Week 3 – Waffle Gardening


LOVE THE WAFFLE GARDEN idea.  This is one of my favorite things I’ve learned as an apprentice.  You can grow your own waffles in the garden.

HAHA – in all seriousness, this is one of the favorite things I’ve learned as an apprentice.

Waffle gardening is great for semi-arid climates.  Southwestern natives used waffle gardening to help keep water where it should be, on your crops.  Walls of soil surround your area and when you water or it rains, the water goes down around the plants instead of running off in all directions.

You can make your waffle whatever size you want.  If you want to be able to reach in from all sides maybe no more than 4′ X 4′.

To make the waffle you will dig down and push the soil to the sides of the area to make your walls.  Pat the walls to make them firm.  To help keep the walls in place you can plant some creeping thyme or other ground cover.  Over time this will create a nice kneeling pad as well as help keep the walls from eroding.   Once you do this you will only have to maintain it once every Spring.  Mix in some organic matter of your choosing.  I like a nice compost for vegetable gardens.  If you use manure, make sure it is not fresh and has composted for at least 180 days.  Years ago Eco-li was not a big deal, but these days you need to be careful how, when and where you use manure and where you get it.  The best time to put down manure is in the fall for a Spring planting.  Plant your plants, water and fertilize.  Easy, peasy.

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To water, give them a nice soak instead of sprinkling them each day.  If you’re seeding instead of planting plants you shouldn’t flood the waffle until the seeds have sprouted or they’ll get washed out of place.  Once your plants have roots established you can flood the waffle for a nice soak.  Watch the weather and temperature and water accordingly.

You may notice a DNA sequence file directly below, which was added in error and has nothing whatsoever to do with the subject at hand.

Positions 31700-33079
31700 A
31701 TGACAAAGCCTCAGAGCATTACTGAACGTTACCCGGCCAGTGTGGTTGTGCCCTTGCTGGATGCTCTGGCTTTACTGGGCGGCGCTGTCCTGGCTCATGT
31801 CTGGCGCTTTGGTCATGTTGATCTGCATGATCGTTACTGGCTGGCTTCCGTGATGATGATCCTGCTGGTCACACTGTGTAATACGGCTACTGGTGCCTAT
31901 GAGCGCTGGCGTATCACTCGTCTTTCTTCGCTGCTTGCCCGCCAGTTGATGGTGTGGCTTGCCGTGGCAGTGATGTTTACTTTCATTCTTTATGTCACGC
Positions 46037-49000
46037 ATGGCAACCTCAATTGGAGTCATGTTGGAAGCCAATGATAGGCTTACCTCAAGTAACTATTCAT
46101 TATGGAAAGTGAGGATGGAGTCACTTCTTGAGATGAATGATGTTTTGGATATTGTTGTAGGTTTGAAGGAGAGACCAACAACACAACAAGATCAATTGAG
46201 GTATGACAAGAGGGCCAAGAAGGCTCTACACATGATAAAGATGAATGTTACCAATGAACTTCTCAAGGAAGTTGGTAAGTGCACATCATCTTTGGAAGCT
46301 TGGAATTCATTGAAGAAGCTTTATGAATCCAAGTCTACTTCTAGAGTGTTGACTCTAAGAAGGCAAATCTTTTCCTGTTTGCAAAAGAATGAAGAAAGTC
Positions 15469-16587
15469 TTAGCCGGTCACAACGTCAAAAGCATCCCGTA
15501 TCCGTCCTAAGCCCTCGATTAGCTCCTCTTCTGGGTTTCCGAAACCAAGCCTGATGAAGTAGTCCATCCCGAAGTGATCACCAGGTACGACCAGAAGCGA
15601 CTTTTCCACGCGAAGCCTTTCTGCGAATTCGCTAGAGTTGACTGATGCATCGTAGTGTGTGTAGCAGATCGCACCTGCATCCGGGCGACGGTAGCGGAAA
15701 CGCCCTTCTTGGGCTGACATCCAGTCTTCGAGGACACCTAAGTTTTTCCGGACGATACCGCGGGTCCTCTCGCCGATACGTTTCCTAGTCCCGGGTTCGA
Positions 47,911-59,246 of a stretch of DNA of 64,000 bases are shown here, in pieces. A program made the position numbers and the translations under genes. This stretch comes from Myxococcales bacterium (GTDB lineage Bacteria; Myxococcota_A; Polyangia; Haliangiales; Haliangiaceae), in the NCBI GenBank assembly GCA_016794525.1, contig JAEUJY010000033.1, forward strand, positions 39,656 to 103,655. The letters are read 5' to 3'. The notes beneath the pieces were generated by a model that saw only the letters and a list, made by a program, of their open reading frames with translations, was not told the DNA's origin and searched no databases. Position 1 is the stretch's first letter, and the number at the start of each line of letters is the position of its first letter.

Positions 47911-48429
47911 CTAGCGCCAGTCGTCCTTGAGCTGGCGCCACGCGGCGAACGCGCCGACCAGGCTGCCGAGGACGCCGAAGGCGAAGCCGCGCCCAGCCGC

If you need to animal proof your garden you can do it like in the picture here.  Sticks have been placed in a fence around the edge to make a grid animals shouldn’t like stepping in (not guaranteed to keep out rabbits who love to munch them some greens).

Allison and Matt and Jerid planted up some geraniums.  Next week more plants will be added to fill out the containers.  It’s not too early to put out geraniums.  You just have to watch them and make sure they if it gets to cold you cover them.  YOU DON’T NEED TO WAIT UNTIL MOTHER’S DAY!!

One of the apprentices also learned that Rob HATES the plastic tags in the garden or in pots.  We are not a botanical garden or arboretum so we don’t need to display the names of our plants.  It also looks like a graveyard with little plastic plant tag headstones.  NEVER, NEVER, NEVER leave the plastic plant tag in the pot or the garden.  Spend a couple of bucks and get some decorative nice tags if you must tag them so you remember what they are.  Really, the plastic ones are tacky.  (See Rob’s Facebook page for how he feels about the tags!!)

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In other parts of the garden everyone did a little bit of cleanup and Lisa planted some Swiss Chard into a pot as a centerpiece for the waffle garden.

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Get out there and get gardening!!

To catch this week’s segment, check out:  http://www.9news.com/story/life/home-garden/proctors-tips/2014/04/17/waffle-gardens-water/7790369/








About pbodwell

Master Gardener; Nat'l Award Winning Photographer; Garden Writer; Artist - art books, print maker, hot glass, wire jewelry designer; sometime quilter; new homesteader; bee keeper; very crafty; Baseball fan, enthusiast, and researcher; all things vintage
This entry was posted in Container Gardens, Gardening, Proctor's Apprentices, Rob Proctor, Vegetable Gardens and tagged , , , , , , , , , , , , . Bookmark the permalink.

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